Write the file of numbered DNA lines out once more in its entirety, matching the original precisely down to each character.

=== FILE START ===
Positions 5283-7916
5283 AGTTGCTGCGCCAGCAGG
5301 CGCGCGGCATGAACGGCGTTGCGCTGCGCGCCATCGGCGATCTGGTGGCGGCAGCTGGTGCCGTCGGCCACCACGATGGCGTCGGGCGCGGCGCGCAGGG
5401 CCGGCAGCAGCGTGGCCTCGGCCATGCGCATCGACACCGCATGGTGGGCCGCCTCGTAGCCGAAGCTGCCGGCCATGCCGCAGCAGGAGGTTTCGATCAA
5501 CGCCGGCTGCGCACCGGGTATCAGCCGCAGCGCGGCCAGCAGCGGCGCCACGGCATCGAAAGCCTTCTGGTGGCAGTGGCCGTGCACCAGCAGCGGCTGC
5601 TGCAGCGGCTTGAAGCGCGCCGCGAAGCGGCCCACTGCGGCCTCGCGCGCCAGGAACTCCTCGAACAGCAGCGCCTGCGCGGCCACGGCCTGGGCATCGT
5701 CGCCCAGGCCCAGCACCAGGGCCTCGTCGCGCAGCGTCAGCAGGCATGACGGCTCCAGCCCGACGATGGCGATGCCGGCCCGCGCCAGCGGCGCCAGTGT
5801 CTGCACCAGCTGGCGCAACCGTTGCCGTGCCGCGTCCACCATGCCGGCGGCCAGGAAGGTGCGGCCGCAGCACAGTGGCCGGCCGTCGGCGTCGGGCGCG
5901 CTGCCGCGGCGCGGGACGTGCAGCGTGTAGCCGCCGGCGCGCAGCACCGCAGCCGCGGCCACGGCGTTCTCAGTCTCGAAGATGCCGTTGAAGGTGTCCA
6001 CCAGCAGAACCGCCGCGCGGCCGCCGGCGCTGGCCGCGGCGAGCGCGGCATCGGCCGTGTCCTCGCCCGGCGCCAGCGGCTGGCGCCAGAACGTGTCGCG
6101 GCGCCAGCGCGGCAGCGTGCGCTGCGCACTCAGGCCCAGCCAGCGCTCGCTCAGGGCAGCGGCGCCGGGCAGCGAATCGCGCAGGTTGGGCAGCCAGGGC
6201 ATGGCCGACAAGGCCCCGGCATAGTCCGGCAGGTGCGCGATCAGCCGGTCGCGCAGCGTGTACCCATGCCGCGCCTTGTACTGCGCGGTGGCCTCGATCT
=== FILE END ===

Positions 5283-7916
5283 AGTTGCTGCGCCAGCAGG
5301 CGCGCGGCATGAACGGCGTTGCGCTGCGCGCCATCGGCGATCTGGTGGCGGCAGCTGGTGCCGTCGGCCACCACGATGGCGTCGGGCGCGGCGCGCAGGG
5401 CCGGCAGCAGCGTGGCCTCGGCCATGCGCATCGACACCGCATGGTGGGCCGCCTCGTAGCCGAAGCTGCCGGCCATGCCGCAGCAGGAGGTTTCGATCAA
5501 CGCCGGCTGCGCACCGGGTATCAGCCGCAGCGCGGCCAGCAGCGGCGCCACGGCATCGAAAGCCTTCTGGTGGCAGTGGCCGTGCACCAGCAGCGGCTGC
5601 TGCAGCGGCTTGAAGCGCGCCGCGAAGCGGCCCACTGCGGCCTCGCGCGCCAGGAACTCCTCGAACAGCAGCGCCTGCGCGGCCACGGCCTGGGCATCGT
5701 CGCCCAGGCCCAGCACCAGGGCCTCGTCGCGCAGCGTCAGCAGGCATGACGGCTCCAGCCCGACGATGGCGATGCCGGCCCGCGCCAGCGGCGCCAGTGT
5801 CTGCACCAGCTGGCGCAACCGTTGCCGTGCCGCGTCCACCATGCCGGCGGCCAGGAAGGTGCGGCCGCAGCACAGTGGCCGGCCGTCGGCGTCGGGCGCG
5901 CTGCCGCGGCGCGGGACGTGCAGCGTGTAGCCGCCGGCGCGCAGCACCGCAGCCGCGGCCACGGCGTTCTCAGTCTCGAAGATGCCGTTGAAGGTGTCCA
6001 CCAGCAGAACCGCCGCGCGGCCGCCGGCGCTGGCCGCGGCGAGCGCGGCATCGGCCGTGTCCTCGCCCGGCGCCAGCGGCTGGCGCCAGAACGTGTCGCG
6101 GCGCCAGCGCGGCAGCGTGCGCTGCGCACTCAGGCCCAGCCAGCGCTCGCTCAGGGCAGCGGCGCCGGGCAGCGAATCGCGCAGGTTGGGCAGCCAGGGC
6201 ATGGCCGACAAGGCCCCGGCATAGTCCGGCAGGTGCGCGATCAGCCGGTCGCGCAGCGTGTACCCATGCCGCGCCTTGTACTGCGCGGTGGCCTCGATCT